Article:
The complicated politics of traveling while LGBT


The act of travel is inherently political. Whether it’s the strength of your passport, the country you travel to, or how you decide to spend your money upon arrival, each decision has ramifications beyond a suntan and an Instagram memory.

But for LGBT travelers, the politics of where to vacation can be far more fraught. Such is the case with Bermuda, where the tourism industry is facing a pivotal moment after the right to same-sex marriage was recently repealed—just nine months after a law was passed allowing it.

The #boycottBermuda backlash was swift: Carnival Cruise Lines, which began offering same-sex wedding packages aboard its Bermuda-bound ships last year, supported a lawsuit challenging the reversal. And celebrity talk-show host and LGBT-advocate, Ellen Degeneres, urged her viewers to boycott Bermuda, saying she had personally canceled a trip there. Rainbow Alliance of Bermuda, a local LGBT organization, called the new legislation a “watered down version of rights.”

But others say that a boycott of Bermuda is the opposite of what travelers committed to equality should be advocating for. Indeed, as the wider travel industry matures, so too does the number of reasons why LGBT travelers may go to one destination and choose to skip another. As so-called “gay travelers” increasingly become travelers who simply happen to be gay, a question arises: Does it even matter anymore if a destination is marketed as “LGBT friendly?”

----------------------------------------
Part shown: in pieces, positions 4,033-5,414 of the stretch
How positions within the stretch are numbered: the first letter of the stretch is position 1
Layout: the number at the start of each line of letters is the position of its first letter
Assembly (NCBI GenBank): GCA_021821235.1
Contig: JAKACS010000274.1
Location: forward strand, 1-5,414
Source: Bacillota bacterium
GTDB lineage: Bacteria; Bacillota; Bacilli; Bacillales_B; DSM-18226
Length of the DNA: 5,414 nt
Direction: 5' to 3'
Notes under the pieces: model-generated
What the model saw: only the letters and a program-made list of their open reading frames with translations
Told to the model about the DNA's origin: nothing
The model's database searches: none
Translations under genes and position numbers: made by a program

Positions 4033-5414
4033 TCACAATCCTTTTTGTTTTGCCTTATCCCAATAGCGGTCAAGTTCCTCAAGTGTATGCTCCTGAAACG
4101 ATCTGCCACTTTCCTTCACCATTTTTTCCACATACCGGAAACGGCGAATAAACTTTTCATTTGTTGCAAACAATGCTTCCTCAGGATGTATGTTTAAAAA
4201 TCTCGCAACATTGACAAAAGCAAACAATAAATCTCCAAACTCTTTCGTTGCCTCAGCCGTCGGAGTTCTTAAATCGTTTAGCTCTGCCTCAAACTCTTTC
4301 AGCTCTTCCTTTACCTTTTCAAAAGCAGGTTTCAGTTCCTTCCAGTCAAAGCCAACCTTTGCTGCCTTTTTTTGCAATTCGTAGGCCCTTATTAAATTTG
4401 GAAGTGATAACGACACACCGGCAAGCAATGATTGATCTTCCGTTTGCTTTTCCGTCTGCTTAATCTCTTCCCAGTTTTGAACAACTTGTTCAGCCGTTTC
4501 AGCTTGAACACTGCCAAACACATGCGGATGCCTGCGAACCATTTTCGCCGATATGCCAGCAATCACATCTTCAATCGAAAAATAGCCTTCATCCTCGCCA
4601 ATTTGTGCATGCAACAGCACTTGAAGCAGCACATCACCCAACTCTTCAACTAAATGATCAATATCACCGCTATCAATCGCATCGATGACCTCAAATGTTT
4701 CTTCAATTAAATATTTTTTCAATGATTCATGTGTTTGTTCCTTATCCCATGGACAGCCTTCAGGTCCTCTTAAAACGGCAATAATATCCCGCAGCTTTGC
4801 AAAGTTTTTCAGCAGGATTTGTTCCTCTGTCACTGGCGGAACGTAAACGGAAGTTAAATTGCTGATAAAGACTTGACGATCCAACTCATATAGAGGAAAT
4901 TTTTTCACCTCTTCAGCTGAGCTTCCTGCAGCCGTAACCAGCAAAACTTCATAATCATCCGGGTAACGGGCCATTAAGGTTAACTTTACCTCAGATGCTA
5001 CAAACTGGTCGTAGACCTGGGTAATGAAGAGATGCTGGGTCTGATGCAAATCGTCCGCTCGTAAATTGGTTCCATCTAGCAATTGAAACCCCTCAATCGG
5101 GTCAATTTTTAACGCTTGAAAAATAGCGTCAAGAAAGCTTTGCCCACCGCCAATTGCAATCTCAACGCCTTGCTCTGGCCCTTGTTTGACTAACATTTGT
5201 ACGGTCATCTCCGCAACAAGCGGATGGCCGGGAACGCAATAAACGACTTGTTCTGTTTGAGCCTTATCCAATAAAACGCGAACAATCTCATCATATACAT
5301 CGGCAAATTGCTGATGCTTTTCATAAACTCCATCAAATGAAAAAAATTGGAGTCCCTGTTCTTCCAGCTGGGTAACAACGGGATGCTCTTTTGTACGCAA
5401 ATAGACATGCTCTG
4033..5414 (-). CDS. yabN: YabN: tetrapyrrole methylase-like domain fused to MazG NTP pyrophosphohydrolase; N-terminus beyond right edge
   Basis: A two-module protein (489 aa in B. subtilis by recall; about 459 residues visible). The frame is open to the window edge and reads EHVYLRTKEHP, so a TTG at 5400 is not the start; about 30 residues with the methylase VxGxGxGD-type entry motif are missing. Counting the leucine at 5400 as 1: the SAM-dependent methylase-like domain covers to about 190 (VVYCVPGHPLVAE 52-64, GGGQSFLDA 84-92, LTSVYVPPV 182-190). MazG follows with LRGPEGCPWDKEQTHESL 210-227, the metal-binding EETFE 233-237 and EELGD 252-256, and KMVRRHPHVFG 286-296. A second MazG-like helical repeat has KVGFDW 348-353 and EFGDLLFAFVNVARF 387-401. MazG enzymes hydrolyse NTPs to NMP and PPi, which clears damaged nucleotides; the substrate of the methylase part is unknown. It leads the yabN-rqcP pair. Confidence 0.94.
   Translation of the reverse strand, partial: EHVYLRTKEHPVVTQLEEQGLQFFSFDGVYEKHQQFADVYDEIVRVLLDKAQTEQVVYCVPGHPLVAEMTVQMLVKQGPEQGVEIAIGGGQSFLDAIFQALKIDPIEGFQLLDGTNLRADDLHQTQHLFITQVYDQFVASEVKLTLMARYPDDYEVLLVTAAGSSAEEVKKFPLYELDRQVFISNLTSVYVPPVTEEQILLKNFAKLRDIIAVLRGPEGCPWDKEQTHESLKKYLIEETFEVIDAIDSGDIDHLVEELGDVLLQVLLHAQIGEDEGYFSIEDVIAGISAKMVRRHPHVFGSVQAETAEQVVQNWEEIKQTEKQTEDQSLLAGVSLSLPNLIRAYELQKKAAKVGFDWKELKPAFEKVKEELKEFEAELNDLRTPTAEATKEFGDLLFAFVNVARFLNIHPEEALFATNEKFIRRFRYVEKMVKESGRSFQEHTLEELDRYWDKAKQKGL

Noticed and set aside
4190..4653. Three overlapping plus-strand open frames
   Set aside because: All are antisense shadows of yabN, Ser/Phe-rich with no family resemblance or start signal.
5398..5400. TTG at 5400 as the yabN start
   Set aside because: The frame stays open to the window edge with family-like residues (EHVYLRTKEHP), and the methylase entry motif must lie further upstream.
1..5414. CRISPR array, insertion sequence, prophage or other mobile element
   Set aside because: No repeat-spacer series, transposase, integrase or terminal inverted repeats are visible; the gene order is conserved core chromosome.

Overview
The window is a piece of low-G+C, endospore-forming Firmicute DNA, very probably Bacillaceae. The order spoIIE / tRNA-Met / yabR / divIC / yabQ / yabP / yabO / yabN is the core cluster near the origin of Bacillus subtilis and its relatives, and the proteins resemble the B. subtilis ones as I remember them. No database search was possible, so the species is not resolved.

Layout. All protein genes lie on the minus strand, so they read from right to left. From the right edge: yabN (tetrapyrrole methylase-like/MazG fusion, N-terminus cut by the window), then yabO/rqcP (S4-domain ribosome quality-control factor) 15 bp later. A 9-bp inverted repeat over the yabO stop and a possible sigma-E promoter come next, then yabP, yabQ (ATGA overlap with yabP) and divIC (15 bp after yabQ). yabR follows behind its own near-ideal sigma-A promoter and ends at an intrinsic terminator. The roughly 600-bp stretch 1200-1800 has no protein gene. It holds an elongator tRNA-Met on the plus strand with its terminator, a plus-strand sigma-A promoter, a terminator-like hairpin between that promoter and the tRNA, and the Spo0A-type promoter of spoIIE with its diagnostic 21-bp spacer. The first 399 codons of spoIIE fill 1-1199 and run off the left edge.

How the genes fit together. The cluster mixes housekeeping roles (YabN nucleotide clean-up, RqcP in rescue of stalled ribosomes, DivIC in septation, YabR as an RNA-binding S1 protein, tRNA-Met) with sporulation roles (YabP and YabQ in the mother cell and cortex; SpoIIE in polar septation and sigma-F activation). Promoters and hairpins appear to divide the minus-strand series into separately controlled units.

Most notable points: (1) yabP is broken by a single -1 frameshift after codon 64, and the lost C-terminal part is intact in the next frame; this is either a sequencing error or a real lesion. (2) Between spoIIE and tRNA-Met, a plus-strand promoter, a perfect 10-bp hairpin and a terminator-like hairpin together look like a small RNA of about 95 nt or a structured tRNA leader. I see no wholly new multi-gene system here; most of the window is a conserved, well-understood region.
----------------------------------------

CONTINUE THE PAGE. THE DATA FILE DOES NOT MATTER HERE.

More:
Kevin Dallas is the CEO of the Bermuda Tourism Authority—an independent organization which opposed the legislation overturning gay marriage. Perhaps unsurprisingly for someone tasked with promoting tourism in Bermuda, he insists that the island is still very much welcoming to LGBT tourists. But in doing so he emphasizes that the wide media coverage of Bermuda’s gay marriage reversal has missed something crucial. The legislation in question, The Domestic Partnership Act 2017, also contains provisions that are beneficial to LGBT rights, including the right to a same-sex partner’s pension, property and inheritance rights, and immigration privileges—rights that other countries in the region don’t necessarily have.

 As so-called “gay travelers” increasingly become travelers who simply happen to be gay? 

“We have had anecdotal evidence of people saying ‘I’m canceling my trip to Bermuda and going to Antigua instead,’” Dallas said. “But LGBT people in Bermuda enjoy far more rights and protections than they do in Antigua—so how does that make sense? Ellen Degeneres said she was canceling a trip to Bermuda, on the other hand, she sent an entire studio audience to Dubai, where it’s illegal to be gay.”

Leading advocacy organizations including OutRight Action International and the International Gay & Lesbian Travel Association (IGLTA) both opposed a Bermuda boycott. Jessica Stern of OutRight International noted in a statement that “this boycott, in line with almost all boycotts that do not start locally, is uninformed and ill-advised.” John Tanzella, the CEO of IGTLA, says it’s because the logic of such reactions often doesn’t stand up to scrutiny.

“We never condone boycotts. It certainly doesn’t help the LGBT business in the destination. And I’m not so sure boycotts are effective in achieving equality,” Tanzella said. “If you’re in the gay community and you’re boycotting a destination because of government-issued rights, then more than half the world is going to have to be boycotted. So you’re really gonna limit yourself to where you can travel.”

Tanzella raises an interesting point: It seems unfair to ask LGBT travelers to choose their next holiday destination based primarily on the equality record of the government in question. After all, we don’t ask non-LGBT travelers to do the same on any number of issues, from gender equality to the environment. Indeed, some of the globe’s hottest destinations are riddled with all kinds of political problems which travelers remain blissfully unaware of.